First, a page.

When tech billionaires and other financial ‘masters of the universe’ types think about their own mortality, a significant number decide it simply isn’t for them. The result: huge investments in research to find the biochemical keys to unlock the mysteries of aging so they can be slowed or reversed. While a beneficial link between physical activity and mental acuity has been posited for centuries, laboratory demonstrations that exercise has specific regenerative effects on the brain only began to appear in 1999. Interestingly, those early investigators found that running - but not swimming - produced a significant increase in cell proliferation and neurogenesis in dentate gyrus of adult mice. Once it was established that physical exercise is a strong positive modulator of adult hippocampal neurogenesis, the search for molecules that mediate this process, especially cytokines or other secreted hormone-like proteins, accelerated rapidly. In 2019, the chemokine XCL1 was identified as a promoter of neurogenesis that is upregulated in the plasma of exercised mice. Dr. Tara Walker of the Queensland Brain Institute at the University of Queensland and her colleagues confirmed the essential role of XCL1 using cell based assays and an XCL1 knockout mouse and published their findings in Scientific Reports.

Another study by the same group published in August 2023 identified CXCL4 (also known as platelet factor 4, or PF4) as a pro-neurogenic platelet-derived exerkine and observed molecular changes elicited by exercise in platelets from young and aged mice. They showed that exercise increased circulating levels of CXCL4, and platelets are necessary to translate the rejuvenating effects of exercise to the aged brain. Treatment with recombinant chemokine increased adult hippocampal neurogenesis in aged mice (see figure) and prevented age-related loss of memory and learning in a mouse model of aging. Two other groups reported similar findings in papers published at the same time in Nature and Nature Aging.

20-month-old C57BL/6J mice receiving intravenous (i.v.) PF4 injections showed significant increases in Ki67+ cells in the subgranular zone, and PF4 increased the percentage of proliferating DCX+ cells and the total number of DCX+ cells in the dentate gyrus compared to saline-treated controls [excerpted from Figure 5 of Leiter et al, Nat Comm 14 4375 (2023)].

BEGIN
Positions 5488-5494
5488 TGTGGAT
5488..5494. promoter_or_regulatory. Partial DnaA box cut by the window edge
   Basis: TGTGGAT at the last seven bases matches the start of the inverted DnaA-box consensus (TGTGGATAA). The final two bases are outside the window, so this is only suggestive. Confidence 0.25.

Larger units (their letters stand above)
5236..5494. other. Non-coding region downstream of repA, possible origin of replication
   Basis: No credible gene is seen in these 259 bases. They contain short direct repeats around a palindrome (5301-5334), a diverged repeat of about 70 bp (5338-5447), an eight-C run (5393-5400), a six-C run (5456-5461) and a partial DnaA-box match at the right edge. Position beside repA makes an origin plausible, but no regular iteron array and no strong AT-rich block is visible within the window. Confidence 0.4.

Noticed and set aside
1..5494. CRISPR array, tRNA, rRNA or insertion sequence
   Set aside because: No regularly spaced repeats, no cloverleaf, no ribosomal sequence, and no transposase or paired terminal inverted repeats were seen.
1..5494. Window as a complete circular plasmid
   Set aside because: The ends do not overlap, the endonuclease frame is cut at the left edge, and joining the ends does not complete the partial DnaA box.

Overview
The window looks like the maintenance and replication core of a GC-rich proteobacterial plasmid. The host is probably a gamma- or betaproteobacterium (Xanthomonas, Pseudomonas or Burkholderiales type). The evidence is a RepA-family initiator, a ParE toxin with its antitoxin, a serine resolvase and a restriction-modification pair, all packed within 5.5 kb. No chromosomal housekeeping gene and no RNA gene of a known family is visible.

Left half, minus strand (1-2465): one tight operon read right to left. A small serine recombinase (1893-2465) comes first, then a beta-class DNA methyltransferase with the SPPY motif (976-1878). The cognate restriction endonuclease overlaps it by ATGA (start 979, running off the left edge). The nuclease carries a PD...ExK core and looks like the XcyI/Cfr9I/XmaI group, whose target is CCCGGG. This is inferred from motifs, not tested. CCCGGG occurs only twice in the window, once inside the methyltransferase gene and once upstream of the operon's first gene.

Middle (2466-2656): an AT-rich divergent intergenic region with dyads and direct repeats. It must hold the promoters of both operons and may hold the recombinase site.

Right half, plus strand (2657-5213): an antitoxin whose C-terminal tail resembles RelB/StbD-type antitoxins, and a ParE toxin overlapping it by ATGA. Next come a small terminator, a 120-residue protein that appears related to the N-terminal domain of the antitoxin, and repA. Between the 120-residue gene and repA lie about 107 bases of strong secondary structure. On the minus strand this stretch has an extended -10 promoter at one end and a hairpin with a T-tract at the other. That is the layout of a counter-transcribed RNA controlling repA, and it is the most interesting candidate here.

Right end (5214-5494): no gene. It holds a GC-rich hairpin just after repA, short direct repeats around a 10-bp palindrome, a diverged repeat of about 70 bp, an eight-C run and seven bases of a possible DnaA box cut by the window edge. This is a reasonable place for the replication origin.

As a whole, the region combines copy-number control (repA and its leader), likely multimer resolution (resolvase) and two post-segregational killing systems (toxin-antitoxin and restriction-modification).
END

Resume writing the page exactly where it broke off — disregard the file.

According to Dr. Tara Walker of the Queensland Brain Institute at the University of Queensland and senior author of the article in Nature Communications, “PF4 is the most powerful protein we have yet identified for promoting neurogenesis and preserving learning and memory in aging mice”. Among the questions to be answered is how CXCL4 exerts its anti-aging effects. CXCL4 is an orphan chemokine, with no known receptor. It will be important to understand the mechanism of action to take full advantage of CXCL4’s beneficial properties in the quest for lifespan and healthspan extension.

As noted in a previous post, CXCL4 is the subject of intense interest as the auto-antigen responsible for development of heparin-induced thrombocytopenia (HIT) as well as the rare COVID complication, vaccine-induced Vaccine-induced Immune Thrombotic Thrombocytopenia (VITT). Recombinant CXCL4 protein supplied by Protein Foundry is a key component of a new clinical diagnostic test for HIT. Protein Foundry is the best source for native or C-terminally tagged recombinant human and mouse CXCL4 proteins. Inquire about custom CXCL4 variants that can be produced on demand.